Where is “King Content?”

One bit of advice you’ll read over and over about business websites is that “content
is king”. Whether this is true or not is debatable, but most marketing and web
advisors agree that content is very important. Great! But how do you get this
fabulous, important content that surfers are looking for?

Most businesses assume that they can create it in-house. Not a bad idea. After all,
they would be writing about their own subject. That shouldn’t be so hard. Should it?
Well, very few of us are natural writers; able to turn any subject into scintillating
prose that our public will eat up. Even for those who are able to do this, do they–
do you–have the time? And what’s your time worth?

Quality content is expensive to create. For your website to be a useful marketing or
sales tool, the cost of delivering clients must be low enough to make it profitable. A
difficult balancing act.

There are a variety of ways you can “develop” content for your website, which don’t
include huge expenditures of time or cash, including the following:

In general, people prefer to read short, sharp copy on the web. (Articles like this one
are one of the exceptions. 🙂 ) If you have content in other formats, summarise it.
It’s far cheaper than creating content from scratch.

Also, you can summarise content from other web sites or print media. It’s true.
Under copyright law, you CAN use other people’s material, using the principle of
“fair use”. To see how to do this, read the newspaper and trade magazines. They
often are ‘reporting’ on someone else’s information. You take some of the material
you want to use directly as quotes, and write your own commentary around it.

For a company whose business is problem solving, case studies can provide tonnes
of interesting content. Writing up a case study is quite simple. Do it in three parts.
1. The situation the client faced. 2. The solution you proposed and implemented. 3.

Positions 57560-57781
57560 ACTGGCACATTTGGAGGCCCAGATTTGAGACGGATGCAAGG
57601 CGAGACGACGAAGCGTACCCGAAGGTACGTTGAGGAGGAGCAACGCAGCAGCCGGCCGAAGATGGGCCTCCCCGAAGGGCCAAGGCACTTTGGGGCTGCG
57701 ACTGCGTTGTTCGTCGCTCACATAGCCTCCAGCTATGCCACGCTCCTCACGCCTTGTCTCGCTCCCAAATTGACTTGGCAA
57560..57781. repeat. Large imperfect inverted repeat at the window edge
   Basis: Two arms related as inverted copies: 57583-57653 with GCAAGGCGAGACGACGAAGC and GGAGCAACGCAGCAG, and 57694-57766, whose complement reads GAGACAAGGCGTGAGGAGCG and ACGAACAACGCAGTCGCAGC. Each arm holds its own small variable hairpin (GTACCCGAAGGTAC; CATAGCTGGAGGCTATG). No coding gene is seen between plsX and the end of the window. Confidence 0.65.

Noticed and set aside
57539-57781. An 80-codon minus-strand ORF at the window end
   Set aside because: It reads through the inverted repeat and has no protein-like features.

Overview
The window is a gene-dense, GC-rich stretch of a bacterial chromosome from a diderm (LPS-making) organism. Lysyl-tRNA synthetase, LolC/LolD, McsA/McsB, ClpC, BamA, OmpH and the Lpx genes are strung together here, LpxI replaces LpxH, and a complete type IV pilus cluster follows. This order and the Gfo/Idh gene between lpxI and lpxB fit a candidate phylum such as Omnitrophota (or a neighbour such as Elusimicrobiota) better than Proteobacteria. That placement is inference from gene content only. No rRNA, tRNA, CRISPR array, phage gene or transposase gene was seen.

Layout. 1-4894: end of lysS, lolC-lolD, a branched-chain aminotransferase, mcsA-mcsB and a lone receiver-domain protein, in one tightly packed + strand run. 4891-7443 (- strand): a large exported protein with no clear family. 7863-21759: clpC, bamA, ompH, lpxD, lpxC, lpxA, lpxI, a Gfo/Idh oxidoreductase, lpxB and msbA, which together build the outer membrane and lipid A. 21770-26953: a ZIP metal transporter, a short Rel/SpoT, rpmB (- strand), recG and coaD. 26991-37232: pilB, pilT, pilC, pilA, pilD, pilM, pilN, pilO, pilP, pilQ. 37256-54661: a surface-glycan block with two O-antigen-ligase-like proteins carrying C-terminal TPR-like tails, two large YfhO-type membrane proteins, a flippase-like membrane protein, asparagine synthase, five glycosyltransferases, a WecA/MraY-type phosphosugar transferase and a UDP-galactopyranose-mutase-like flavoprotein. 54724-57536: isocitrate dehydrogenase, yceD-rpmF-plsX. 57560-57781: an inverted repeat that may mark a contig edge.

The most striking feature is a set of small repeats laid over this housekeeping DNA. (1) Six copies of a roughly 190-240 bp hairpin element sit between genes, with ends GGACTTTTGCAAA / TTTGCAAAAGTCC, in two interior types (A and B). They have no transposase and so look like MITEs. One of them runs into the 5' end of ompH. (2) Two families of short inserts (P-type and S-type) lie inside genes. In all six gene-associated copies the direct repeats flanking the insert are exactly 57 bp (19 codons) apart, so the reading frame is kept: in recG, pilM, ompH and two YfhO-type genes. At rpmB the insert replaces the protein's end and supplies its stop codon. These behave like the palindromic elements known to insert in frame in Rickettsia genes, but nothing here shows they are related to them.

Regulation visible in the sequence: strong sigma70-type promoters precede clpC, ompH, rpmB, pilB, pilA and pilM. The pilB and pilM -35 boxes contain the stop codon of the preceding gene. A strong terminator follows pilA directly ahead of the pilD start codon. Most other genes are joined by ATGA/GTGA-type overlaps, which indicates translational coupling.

The results your client received from your solution. There’s no need for fancy prose.
Just the facts ma’am.

There is no less expensive content than a link. Some websites gain all of their
popularity through their links. In fact, that’s all search engines and directories are,
just huge collections of links.

You can build a large collection of hard-to-find, specialised links, exclusive to your
industry. This will make you a resource for those looking for the websites you link

The downside is if someone is coming to your site to search for a particular website,
they will soon be leaving your site to visit the link. You need to make the rest of
your site intriguing enough to keep these searchers with you.

The best kind are reciprocal links, where you trade links with other websites who
attract the same sort of traffic as you are looking for. Think of it as a form of barter.
Some advisors tell you not to link to your competitors. I disagree. Your competitors’
websites are the ideal places to exchange links with. (If they have the nerve to.)

To see more about how to find reciprocal links, read my article called a “Quick Guide
to Finding Reciprocal Links” at http://www.capstonecomm.com/articleindex.html

Does your site need a substantial amount of new content on a regular basis?
Content that you don’t already create. If so, the ideal solution may be to form an
alliance with someone who does produce the right sort of content. (Here, you likely
don’t want to ally yourself with a competitor.)

A writer might want more exposure on the web, so will allow you to run his articles
in exchange for links back to his own website or e-mail. These links would appear
in the full bio, which is published along with every article he gives you. Other
content producers might need something you produce on a regular basis. That need
might be the basis to build the alliance from.

There are many authors on the web selling general content, and willing and able to
develop custom content for you. There are also organisations devoted to developing
and selling content. These include news feeds, many of which may be appropriate to
your needs.

This can be best of all. There are a number of tools to enable your visitors to
generate content: mailing lists, discussion lists, chat rooms, client reviews, etc. (For
example, Amazon gets its customers to write online reviews of books they have

These tools can be set up to run automatically, but there is a danger to the ‘hands
off’ approach. Spammers can pollute your discussion list with their advertising. Chat
rooms can degenerate into rude and lewd war zones. Mailing lists can be abused in
the same fashion. For these tools to work in your favour, they must be watched on a
daily (or even tighter) basis.

There you have it. Six different approaches to creating “King Content”. Do you have
any other ways of generating content I haven’t mentioned? I’d like to hear from you
if you do.